Review: Teenage Mutant Ninja Turtles - Mutant Mayhem
A few times a year, a small handful of aspiring blockbusters manage to break through my franchise fatigue and rekindle--even if only briefly--the fleeting feeling of "gee whiz" excitement that made me a movie fan to begin with. The latest tentpole movie to do this is 2023's Teenage Mutant Ninja Turtles: Mutant Mayhem, the first truly unique take on Eastman and Laird's satirical comic book creation in what feels like forever. In those early comics, the TMNT were a tongue-in-cheek commentary on the gritty comics movement of the 1980s, which made their mainstream success downright ironic. Over the decades, we've had many cartoon, live action, and CGI interpretations of the property ranging from the silly to the bizarre (paging Michael Bay), but none of them have ever felt like Mutant Mayhem.
What is it about the new movie that clicks and makes it feel so different? In a word, "joy." This is the most joyful comic book movie I've seen since 2018's Spider-Man: Into the Spider-Verse (its sequel, Across the Spider-Verse is a lot of things, but it ain't joyful). That's a telling comparison, because Mutant Mayhem is the first film to really walk through the doorway that Spider-Verse built. With a vast array of CGI animated art styles, this movie is visually stylized and doesn't look like anything else-not even Spider-Verse. However, in one of several similarities to Spider-Verse, multiple animation styles and designs sit alongside each other here comfortably, even though they couldn't be more different. One moment we have polished CGI, but then the movie throws us a rudimentary style that looks like it was drawn by a bored high school student during math class.
On that note, this is also the first TMNT product EVER to truly depict the titular turtles as actual teenagers. They sound young because the voice actors ARE young and it really works. This version of the characters feel entirely rooted in right now: gone is "cowabunga" and in its place are iPhones and references to Adele and Beyonce. This is the most current the Ninja Turtles have ever felt, and that's a good thing. I also like the very different depiction of April O'Neil, who is markedly unlike any April that's gone before.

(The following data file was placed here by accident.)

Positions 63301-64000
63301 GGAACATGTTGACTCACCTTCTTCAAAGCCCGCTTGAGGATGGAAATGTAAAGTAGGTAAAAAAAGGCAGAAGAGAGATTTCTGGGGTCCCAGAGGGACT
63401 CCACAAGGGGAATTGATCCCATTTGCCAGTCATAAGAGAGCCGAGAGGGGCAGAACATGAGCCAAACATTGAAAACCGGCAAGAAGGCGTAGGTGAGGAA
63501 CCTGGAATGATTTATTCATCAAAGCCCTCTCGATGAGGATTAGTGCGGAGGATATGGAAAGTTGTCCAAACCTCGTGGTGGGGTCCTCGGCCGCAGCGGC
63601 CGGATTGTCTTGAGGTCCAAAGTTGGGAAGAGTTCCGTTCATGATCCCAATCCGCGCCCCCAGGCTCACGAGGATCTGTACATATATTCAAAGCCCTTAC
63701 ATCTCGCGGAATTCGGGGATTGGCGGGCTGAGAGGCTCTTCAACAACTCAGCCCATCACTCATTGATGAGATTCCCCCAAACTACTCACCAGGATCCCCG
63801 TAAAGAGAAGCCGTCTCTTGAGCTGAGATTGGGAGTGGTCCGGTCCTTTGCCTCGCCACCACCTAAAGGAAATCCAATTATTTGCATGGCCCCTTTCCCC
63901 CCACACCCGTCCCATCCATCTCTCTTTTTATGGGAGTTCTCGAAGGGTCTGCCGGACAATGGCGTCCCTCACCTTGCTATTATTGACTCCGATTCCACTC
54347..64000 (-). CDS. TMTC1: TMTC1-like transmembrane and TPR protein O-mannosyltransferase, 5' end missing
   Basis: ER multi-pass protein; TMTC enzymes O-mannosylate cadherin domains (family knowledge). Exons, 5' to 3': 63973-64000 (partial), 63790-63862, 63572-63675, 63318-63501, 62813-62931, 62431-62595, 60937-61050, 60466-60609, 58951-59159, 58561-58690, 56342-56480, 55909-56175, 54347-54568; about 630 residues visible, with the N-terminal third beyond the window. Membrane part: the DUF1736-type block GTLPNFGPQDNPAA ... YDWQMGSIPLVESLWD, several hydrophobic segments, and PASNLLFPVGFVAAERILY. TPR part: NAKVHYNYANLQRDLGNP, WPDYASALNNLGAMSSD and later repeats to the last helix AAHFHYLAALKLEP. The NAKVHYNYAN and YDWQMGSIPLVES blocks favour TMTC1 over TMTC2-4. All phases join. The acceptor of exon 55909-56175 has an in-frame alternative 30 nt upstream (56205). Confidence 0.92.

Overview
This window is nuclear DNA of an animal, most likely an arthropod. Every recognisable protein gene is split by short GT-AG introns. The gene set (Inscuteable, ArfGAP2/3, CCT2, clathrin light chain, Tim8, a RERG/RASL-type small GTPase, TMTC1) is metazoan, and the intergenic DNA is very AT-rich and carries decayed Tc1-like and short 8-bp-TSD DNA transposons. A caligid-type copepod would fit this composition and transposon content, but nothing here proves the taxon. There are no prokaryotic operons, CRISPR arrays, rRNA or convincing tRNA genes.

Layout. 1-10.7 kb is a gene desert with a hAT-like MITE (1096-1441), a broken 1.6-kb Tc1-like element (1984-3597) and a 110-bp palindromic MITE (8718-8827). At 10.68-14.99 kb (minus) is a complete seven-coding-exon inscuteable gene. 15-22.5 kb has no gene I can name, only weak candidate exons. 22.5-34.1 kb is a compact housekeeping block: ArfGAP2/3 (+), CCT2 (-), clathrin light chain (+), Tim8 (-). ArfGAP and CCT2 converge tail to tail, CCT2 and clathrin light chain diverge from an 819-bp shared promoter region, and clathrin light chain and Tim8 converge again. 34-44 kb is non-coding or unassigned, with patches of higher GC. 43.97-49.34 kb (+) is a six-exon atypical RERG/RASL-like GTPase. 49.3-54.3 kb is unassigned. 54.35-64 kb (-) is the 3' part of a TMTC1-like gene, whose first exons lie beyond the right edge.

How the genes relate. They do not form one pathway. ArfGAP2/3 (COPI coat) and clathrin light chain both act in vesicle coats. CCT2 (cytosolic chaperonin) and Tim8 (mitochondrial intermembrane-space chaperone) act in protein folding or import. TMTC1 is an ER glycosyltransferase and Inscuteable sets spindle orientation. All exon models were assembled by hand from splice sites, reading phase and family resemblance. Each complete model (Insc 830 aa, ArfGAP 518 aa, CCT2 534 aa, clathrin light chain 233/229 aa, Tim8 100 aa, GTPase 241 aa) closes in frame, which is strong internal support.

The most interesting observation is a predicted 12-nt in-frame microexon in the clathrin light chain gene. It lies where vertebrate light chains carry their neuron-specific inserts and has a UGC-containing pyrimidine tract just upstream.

What's the secret sauce that makes this film feel so different and celebratory? Likely it's the creative team behind the production, spearheaded by Seth Rogen and his long-time creative partner Evan Goldberg. There's a sense of fun that they bring to just about everything they work on, and that lovable, affable, laid-back stoner approach is here in spades. Rogen and Goldberg had help on the script from the writing team of Dan Hernandez and Benji Samit (2019's The Tick, Addams Family 2 and Pokemon: Detective Pikachu) and Jeff Rowe (Gravity Falls), who also co-directs with Kyler Spears (We Bare Bears). The end result is a movie that never feels mean, angsty, or grim. In many ways, it's the antithesis of the sour, angry tone that's dominated the box office for the past few years. An astonishing number of people involved with this movie are Millennials or younger, which I believe is a first for this franchise. The result of the young blood is a movie that feels like chilling out with cool friends.
Even the voice cast feels like it was assembled because everyone involved is a good hang. Outside of the core cast of Turtles (Micah Abbey, Shamon Brown Jr., Nicolas Cantu, and Brady Noon) we get Jackie Chan, Ice Cube, Ayo Edebiri, Maya Rudolph, Paul Rudd, Seth Rogen, John Cena, Rose Byrne, Giancarlo Esposito, Post Malone, Hannibal Buress, and Natasia Demetriou as various mutants. I found myself wishing I'd gotten to spend more time with these characters because they're weird, funny, and cool. When other comic book movies have the heroes fighting one another, Mutant Mayhem goes in another direction. This is a slight spoiler, but how many mainstream superhero movies can you think of where the bad guys decide they don't want to be bad guys and switch sides half-way through the story? How refreshing.
Teenage Mutant Ninja Turtles: Mutant Mayhem just works. I don't know how often I'll revisit it, but when superhero, comic book, and tentpole movies increasingly feel like homework instead of fun, the Turtles have injected a dose of exuberance and energy back into a worn out genre. This is what summer movies should be about.